Jen Wilkin, JT English, and Kyle Worley answer questions submitted by patrons of Knowing Faith.
Questions Covered in This Episode:
- In the book of Proverbs, in times where wisdom is personified, is it fair to read that as if Christ himself is speaking or being described since he is the perfect embodiment of the wisdom of God? It seems the most obvious in chapters 1, 8, and 9. Are there any misinterpretations possible in seeing those passages purely as words of Christ?
- Is some sort of ministry/biblical studies degree important/helpful for leaders in the local church? (Aside from the pastor.)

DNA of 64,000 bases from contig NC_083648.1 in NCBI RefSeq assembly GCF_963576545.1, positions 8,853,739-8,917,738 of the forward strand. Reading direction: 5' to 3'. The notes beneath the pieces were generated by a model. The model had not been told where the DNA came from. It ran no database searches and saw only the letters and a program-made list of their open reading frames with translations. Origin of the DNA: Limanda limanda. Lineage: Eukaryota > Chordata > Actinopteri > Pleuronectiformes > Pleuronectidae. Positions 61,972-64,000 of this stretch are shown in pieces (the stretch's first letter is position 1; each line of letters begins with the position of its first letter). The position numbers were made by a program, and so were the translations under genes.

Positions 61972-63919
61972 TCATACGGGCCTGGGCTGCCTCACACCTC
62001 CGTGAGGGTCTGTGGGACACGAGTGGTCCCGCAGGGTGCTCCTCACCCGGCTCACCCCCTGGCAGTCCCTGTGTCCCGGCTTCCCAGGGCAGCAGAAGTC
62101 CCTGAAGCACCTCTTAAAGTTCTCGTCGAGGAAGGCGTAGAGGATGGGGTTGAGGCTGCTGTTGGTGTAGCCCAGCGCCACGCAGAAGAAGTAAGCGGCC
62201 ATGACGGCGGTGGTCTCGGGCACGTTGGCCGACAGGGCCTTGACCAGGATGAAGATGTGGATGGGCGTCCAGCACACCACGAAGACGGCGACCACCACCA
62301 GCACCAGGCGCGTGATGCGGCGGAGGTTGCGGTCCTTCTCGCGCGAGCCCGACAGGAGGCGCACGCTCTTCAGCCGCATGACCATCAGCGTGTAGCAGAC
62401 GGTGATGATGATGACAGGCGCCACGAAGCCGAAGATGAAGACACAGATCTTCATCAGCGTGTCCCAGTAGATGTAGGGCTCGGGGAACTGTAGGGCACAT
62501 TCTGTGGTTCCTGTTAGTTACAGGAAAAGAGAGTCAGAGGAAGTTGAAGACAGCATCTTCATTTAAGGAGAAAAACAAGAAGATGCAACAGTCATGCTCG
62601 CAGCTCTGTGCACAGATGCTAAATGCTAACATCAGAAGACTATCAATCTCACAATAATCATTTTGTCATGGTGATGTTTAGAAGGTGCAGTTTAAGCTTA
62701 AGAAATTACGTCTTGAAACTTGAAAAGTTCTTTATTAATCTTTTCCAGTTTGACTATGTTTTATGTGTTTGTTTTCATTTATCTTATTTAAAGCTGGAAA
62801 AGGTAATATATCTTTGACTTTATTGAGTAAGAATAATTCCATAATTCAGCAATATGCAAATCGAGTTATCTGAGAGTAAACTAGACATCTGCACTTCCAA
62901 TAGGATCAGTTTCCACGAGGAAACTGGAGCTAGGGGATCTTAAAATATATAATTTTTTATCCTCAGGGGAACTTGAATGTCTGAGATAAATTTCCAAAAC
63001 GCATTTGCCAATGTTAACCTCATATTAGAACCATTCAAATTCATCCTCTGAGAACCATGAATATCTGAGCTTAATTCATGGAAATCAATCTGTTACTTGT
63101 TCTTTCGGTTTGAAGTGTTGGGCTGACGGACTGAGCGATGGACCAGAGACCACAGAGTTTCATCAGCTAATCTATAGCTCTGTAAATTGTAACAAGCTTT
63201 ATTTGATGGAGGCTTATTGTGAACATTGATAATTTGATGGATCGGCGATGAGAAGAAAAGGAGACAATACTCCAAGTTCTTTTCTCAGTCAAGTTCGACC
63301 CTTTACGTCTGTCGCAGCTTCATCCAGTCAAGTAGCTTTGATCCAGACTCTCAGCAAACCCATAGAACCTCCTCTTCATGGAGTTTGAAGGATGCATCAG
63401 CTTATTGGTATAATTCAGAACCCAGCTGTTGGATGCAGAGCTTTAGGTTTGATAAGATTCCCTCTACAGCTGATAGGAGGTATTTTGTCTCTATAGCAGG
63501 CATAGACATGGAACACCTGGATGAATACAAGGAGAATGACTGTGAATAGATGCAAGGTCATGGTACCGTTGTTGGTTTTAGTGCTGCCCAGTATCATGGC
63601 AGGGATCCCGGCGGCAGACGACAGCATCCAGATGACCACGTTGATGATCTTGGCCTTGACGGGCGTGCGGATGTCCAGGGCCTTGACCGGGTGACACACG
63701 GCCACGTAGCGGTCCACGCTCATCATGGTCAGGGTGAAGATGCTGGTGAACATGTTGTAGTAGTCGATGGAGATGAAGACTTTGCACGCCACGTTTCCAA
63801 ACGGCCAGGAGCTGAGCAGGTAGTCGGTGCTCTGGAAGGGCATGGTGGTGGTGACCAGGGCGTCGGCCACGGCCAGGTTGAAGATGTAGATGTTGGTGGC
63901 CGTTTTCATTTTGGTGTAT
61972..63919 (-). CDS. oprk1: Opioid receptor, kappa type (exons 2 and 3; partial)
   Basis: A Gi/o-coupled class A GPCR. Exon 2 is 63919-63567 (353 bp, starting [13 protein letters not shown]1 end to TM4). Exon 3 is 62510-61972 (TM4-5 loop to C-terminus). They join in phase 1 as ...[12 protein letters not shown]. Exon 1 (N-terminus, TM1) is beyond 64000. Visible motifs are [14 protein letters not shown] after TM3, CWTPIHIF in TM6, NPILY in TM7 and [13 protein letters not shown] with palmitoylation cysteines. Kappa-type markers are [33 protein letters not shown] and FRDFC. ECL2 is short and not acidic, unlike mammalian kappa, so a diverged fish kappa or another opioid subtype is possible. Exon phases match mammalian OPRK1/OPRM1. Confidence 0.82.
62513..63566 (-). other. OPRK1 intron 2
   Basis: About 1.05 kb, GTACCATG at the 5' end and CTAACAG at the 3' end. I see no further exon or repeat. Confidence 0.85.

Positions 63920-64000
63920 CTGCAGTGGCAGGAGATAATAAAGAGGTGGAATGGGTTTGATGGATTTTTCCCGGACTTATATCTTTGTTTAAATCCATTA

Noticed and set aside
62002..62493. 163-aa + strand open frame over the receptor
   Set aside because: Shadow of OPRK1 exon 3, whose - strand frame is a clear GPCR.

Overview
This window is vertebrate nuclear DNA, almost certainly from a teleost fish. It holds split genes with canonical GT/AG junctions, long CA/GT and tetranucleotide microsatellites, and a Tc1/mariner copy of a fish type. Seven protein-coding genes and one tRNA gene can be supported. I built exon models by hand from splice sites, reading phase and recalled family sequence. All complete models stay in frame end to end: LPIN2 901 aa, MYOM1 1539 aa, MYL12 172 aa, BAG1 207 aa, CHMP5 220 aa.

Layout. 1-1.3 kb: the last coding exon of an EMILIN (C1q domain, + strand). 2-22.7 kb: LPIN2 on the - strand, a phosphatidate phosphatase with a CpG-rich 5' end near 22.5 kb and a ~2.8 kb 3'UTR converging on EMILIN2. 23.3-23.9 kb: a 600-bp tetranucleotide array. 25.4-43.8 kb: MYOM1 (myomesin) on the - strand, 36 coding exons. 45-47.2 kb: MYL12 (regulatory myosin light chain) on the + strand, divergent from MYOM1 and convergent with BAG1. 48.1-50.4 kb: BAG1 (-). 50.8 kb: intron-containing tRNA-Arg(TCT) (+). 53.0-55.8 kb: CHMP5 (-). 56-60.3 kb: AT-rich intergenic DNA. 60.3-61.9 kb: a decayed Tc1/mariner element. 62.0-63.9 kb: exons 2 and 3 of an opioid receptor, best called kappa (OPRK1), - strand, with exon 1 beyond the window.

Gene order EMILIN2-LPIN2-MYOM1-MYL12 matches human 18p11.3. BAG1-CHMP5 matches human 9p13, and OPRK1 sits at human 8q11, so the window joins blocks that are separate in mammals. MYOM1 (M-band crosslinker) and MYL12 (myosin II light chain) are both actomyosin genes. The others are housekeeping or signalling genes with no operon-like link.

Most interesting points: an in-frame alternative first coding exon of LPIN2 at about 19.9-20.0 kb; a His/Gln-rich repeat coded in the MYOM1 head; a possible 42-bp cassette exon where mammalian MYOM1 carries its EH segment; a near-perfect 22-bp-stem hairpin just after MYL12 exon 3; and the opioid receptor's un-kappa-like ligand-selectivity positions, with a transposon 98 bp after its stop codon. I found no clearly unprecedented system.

- How does the book of Job fit in with the story of Genesis? Does it?
- What is one intentional thing you have done with your young children where you really felt you saw fruit from it in later years?
- Can you give some insight on Molinism and how that coincides with or goes against the Reformed position?
- When I was a kid growing up in a Baptist church, it was always the pastor who baptized people. I have noticed that occasionally the pastors at other churches in our community will allow others to baptize people. I am just curious when that shift came and does the Bible have any specifics on who can baptize?